A memoir by Marina Goldovskaya, a Russian woman filmmaker, who was the first in Russia and, probably, in the world, to combine being a director, writer, cinematographer, and producer of her films.
It is written in a very light and simple style. It is easy to read, it is entertaining and very informative. The title comes from the classic Soviet film, Dziga Vertov's Man With a Movie Camera , a 1929 Russian documentary now taught in film classes all over the world. The book is multifaceted, serving different audiences. It tells the story of a courageous woman, born into the Soviet elite, who dared to move beyond the limits permitted to women in general and filmmakers in particular.
This book gives an insider's account about life in the Soviet Union with interesting details describing the specifics of the media and arts world, how the totalitarian system worked on a day-to-day level, and how the power structures ruled the media.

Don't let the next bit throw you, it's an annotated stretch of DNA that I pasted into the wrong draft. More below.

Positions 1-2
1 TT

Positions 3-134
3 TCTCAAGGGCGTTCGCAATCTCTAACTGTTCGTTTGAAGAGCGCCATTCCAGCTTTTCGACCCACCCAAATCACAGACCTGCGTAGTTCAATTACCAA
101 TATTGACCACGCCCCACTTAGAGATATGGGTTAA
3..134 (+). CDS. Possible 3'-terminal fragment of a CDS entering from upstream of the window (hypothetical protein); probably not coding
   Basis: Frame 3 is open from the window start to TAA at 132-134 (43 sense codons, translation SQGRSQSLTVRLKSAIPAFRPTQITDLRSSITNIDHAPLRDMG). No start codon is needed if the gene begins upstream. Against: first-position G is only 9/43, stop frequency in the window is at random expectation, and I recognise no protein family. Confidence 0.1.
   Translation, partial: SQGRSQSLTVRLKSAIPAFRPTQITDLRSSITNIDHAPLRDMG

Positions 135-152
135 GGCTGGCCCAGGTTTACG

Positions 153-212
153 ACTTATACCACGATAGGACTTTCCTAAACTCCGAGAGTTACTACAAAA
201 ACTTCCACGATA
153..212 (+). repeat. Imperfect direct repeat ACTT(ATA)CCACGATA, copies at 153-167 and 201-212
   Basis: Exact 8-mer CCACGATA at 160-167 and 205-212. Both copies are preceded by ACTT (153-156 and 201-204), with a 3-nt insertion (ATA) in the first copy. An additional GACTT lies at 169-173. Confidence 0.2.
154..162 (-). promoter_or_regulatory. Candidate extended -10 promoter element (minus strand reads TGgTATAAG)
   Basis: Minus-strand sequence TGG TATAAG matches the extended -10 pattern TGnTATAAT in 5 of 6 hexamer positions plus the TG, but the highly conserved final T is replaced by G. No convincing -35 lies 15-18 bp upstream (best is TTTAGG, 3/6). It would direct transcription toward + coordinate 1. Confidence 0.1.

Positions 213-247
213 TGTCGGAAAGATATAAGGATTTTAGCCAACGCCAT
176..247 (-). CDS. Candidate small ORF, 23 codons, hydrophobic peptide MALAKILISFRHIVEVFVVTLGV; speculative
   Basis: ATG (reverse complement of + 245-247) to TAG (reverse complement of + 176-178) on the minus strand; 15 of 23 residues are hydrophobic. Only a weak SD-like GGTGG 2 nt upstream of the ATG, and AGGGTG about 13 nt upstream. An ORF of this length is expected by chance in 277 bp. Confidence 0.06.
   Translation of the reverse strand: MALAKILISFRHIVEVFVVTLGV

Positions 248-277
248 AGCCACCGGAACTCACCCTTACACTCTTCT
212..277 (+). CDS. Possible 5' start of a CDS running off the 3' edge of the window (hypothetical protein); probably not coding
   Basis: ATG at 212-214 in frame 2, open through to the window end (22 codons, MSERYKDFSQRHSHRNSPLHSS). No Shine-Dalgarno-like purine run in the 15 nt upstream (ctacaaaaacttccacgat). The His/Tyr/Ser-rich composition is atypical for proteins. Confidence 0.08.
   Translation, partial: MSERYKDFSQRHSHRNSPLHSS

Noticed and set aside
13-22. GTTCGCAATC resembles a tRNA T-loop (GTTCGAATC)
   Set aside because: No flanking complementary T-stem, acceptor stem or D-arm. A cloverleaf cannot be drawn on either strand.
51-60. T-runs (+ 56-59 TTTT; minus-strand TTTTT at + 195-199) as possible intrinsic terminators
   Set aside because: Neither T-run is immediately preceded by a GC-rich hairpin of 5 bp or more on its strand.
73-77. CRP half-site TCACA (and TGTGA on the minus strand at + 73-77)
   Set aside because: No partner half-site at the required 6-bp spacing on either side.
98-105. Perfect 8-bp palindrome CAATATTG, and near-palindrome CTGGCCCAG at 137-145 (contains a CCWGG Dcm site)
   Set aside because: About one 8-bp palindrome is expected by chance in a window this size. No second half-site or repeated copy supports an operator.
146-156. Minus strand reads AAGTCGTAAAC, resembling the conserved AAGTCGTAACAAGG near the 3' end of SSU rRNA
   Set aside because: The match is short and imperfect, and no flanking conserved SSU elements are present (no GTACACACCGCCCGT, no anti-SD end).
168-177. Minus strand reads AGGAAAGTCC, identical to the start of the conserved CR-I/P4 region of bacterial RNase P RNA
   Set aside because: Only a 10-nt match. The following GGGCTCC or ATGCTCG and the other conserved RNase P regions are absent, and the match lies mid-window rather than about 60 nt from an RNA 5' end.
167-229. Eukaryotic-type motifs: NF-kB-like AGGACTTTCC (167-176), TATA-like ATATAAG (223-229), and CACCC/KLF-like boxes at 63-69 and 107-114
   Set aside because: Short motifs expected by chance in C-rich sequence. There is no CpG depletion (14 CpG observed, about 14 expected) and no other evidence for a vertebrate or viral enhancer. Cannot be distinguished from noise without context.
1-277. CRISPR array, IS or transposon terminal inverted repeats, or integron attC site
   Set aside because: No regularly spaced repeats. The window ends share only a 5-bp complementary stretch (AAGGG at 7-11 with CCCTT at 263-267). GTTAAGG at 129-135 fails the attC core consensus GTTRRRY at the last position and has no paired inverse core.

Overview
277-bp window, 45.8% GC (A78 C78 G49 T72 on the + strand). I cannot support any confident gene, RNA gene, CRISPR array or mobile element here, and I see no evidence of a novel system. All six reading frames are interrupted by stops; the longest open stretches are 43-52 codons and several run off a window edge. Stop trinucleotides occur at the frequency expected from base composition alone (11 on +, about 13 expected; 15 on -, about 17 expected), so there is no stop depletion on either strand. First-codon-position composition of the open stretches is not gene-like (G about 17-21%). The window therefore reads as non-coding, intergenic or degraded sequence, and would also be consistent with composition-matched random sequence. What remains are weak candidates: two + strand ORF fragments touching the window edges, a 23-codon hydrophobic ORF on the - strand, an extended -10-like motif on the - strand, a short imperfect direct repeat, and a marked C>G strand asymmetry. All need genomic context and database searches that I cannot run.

The book is of great interest for independent filmmakers, film students, and documentarians. Written in a free style that is easy and entertaining to read, the book gives a lot of information and insights into the art of independent documentary filmmaking… how life gives birth to films, and how films emerge from life. The whole complex process of documentary filmmaking is analyzed in detail, with colorful examples, stage by stage – from an idea of the future film - through production and post-production.
There are only a few books written by documentary filmmakers, including Joris Ivens, The Camera and I (1969), Harry Watt, Don't Look at the Camera (1974), and Nicholas Webster, How to Sleep on a Camel (1997). This would be the only one coming out of Russia, with a vision of that world tempered by life and work in the United States.
TEXAS UNIVERSITY PRESS is planning to publish the English version of Marina Goldovskaya's "A WOMAN WITH A CAMERA" early 2006